Revealed: How much Sunderland’s councillors will be paid for 2019/20 - and how much they can claim for meals

Councillors have agreed to freeze their allowances for another year – despite opposition calls for a reduction.

Thursday, 28th March 2019, 1:03 pm
Updated Thursday, 28th March 2019, 1:08 pm

At yesterday’s full council meeting, (March 27) members accepted figures from the Independent Remuneration Panel for the 2019/20 financial year.

The basic allowance for all 75 councillors will be frozen at £8,369 in addition to special responsibility allowances – positions such as cabinet, committee chairs and the mayor / deputy mayor.

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Councillors will also be able to claim 45p per mile for car travel to and from meetings and up to £10.59 for an evening meal and £8.55 for lunch.

Conservative and Liberal Democrats on the council attempted to block the decision, calling for the allowances’ report to be sent back to cabinet.

But the move was voted down by the Labour group – who stressed they have not accepted an increase in allowances for the past seven years.

The proposals by both Lib Dems and Tories were previously submitted at the council’s 2019/20 budget meeting earlier this month.

Liberal Democrat proposals.

A reduction of the number of special responsibility allowances to no more than 25.

The removal of allowances to deputy cabinet members and committee chairs

Mayor and deputy mayor allowances to be scrapped in favour of having an elected chairperson

Removal of travel and subsistence expenses except when related to trips outside the Sunderland area.

Members to pay for parking and food at council meetings

Leader of the Lib Dem group, Coun Niall Hodson, said: “It reads that there are no alternative options, we disagree.

“I think it has been made abundantly clear by the Liberal Democrat Group, Conservative Group and public consultation that there are alternatives.”

Coun Hodson added that allowances should be reduced to show “councillors are sharing the burden”.

Conservative proposals included:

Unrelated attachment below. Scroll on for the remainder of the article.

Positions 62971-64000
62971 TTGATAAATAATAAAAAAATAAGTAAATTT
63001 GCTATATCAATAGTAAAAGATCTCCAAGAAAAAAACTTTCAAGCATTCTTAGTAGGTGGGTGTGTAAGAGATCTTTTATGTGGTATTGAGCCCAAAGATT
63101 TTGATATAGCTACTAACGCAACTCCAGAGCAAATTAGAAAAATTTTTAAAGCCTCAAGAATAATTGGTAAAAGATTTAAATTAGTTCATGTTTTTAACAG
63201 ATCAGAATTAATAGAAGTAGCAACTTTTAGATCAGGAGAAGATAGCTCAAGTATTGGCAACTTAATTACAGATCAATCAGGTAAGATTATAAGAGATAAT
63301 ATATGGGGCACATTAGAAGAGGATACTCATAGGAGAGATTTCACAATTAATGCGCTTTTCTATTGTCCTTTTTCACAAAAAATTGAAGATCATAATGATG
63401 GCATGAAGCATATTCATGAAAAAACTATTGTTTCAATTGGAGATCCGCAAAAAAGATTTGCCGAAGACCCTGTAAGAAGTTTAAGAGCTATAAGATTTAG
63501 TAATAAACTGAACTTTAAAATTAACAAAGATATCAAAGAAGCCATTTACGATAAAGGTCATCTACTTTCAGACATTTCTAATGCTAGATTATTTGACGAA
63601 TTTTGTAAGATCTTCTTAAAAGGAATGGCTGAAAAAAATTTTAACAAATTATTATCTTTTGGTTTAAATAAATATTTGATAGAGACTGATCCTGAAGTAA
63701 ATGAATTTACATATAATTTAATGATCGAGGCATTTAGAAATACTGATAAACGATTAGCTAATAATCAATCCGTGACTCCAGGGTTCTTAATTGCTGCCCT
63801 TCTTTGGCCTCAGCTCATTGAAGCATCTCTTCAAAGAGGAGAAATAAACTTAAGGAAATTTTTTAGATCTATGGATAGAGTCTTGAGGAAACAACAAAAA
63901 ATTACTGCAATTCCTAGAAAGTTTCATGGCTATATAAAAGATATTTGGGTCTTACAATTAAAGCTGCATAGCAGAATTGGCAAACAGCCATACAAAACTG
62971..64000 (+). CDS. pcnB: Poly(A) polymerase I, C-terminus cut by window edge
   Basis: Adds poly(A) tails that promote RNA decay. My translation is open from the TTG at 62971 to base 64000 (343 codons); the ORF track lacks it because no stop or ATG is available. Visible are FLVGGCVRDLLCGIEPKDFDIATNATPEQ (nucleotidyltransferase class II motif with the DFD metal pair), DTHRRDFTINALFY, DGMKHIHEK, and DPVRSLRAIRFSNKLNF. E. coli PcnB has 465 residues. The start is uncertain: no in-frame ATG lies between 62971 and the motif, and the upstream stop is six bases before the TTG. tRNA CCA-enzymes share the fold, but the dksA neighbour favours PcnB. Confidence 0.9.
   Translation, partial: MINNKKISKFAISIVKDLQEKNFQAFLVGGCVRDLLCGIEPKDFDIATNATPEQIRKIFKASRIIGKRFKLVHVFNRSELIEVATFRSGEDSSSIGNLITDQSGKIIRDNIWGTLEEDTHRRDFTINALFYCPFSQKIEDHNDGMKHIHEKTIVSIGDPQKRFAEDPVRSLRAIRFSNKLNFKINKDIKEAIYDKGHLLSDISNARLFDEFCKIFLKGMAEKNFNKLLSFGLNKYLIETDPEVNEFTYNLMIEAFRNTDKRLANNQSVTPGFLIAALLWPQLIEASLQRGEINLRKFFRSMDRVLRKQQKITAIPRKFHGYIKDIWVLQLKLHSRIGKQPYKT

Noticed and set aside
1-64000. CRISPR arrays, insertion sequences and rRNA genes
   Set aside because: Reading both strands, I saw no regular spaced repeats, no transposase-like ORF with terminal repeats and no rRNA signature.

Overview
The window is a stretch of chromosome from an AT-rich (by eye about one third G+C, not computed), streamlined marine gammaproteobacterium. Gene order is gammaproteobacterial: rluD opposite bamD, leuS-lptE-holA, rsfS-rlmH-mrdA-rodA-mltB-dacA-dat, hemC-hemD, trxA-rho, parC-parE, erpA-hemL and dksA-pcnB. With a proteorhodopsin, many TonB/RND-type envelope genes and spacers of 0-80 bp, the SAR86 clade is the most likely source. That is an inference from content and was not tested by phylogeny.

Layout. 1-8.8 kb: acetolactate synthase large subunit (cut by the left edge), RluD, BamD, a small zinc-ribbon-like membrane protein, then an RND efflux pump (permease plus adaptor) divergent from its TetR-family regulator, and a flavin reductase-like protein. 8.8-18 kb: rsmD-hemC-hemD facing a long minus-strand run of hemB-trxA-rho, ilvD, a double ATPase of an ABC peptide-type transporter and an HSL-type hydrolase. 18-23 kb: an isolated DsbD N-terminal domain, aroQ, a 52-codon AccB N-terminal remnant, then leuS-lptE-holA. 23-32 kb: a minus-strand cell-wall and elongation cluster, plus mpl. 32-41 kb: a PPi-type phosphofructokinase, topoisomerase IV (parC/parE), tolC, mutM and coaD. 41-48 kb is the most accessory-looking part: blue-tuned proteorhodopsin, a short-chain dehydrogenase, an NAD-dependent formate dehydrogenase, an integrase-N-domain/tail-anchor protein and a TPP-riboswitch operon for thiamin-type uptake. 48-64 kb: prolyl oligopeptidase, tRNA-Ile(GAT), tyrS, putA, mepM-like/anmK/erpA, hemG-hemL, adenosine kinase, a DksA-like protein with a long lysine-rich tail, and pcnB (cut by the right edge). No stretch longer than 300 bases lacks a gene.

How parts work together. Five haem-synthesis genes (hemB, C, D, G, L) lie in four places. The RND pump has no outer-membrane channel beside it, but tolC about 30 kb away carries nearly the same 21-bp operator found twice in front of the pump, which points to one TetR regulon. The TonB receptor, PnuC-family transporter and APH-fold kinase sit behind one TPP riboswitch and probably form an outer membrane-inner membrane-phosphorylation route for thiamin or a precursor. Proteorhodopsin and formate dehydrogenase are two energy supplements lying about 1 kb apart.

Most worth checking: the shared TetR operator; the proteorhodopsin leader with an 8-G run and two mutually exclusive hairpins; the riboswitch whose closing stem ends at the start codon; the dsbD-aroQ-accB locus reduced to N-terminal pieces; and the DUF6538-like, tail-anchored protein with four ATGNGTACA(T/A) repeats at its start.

Basic allowance to remain the same.

Special responsibility allowances for all leadership positions to be reduced by 25%.

Allowance for deputy leader of the minority party in opposition to be reduced by 90%

Committee chair allowances to be halved

Scrapping special responsibility allowance for deputy cabinet members

Group leader, Coun Robert Oliver, said the proposals aimed to “focus cuts where the special responsibility allowances are largest”.

“Not in the basic allowance as there are a lot of councillors who don’t have special responsibility allowance and do a large amount of work,” he said.

However, Labour leaders hit back describing the requests as a “politically-motivated” election issue.

Council leader, Coun Graeme Miller, added councillors were being asked to “shoulder the burden” of council cuts.

“All councillors in this chamber have accepted no increase in allowances for seven years – by default accepting an 18% cut in the real terms spending power of their allowances,” he said.

“Councillors in this chamber have fully engaged with the pain of austerity, whereas the staff in this building have had very small pay rises, we have had nothing in seven years.”

He added: “This is not an elitist thing, councillors in this chamber are disabled, unemployed, students, working on a low wage, single parents and everything that goes with it.

“So their allowances are very important.

“Do remember, these are ordinary people who have committed to doing a civic duty by being a councillor, with all the pressure that comes with it.”

In a report to full council, the Independent Remuneration Panel stated its role did not consider the determination of the budget allocated to the allowances scheme.

It stated: “It was to consider the roles and responsibilities of members and form a view as to whether the allowances attributed to those roles remained appropriate.

“Whilst the panel was not concerned with the actual budget allocated for allowances, it noted that when looking at the total cost of allowances with regard to either the number of members on the council or by population size, Sunderland was around the middle regionally.

“The panel remained of the view that the level of allowances was appropriate and did not consider that there was any reason to recommend changes to the scheme at this time.”

Agreed allowances 2019/20

Basic Allowance 8,369

Mayor £17,205 / Deputy Mayor £5,735

Special Responsibility Allowances

Leader of the Council £37,667

Deputy Leader of the Council £25,111

Cabinet Secretary £25,111

Leader of Majority Party in Opposition £12,556 / deputy £8,369

Leader of the Minority Party in Opposition £6,277 / deputy £4,184

Cabinet Member with Service Portfolio £20,716 / deputy £12,556

Special Responsibility Allowances: chair/ vice chair

Scrutiny Co-ordinating Committee £12,556 / £6,277

Thematic Scrutiny Committee £5,179 / £2,590

Area Committee £10,350 / £6,277

Regulatory Committee £8,369

Licencing Committee £8,369

Planning and Highways Committee £6,277

Development Control Sub-Committees £6,277

Where the same person chairs the Licensing and Regulatory Committees, only one allowance will be payable but increased by a factor of 50%

Subsistence Allowances

(In the case of absence from the usual place of residence for a continuous period which exceeds 4 hours but does not involve an overnight absence, subsistence is payable)

Breakfast Allowance £6.22

Lunch Allowance £8.55

Tea Allowance £3.37

Evening Meal Allowance £10.59

For a full scheme of allowances, visit:

Chris Binding , Local Democracy Reporting Service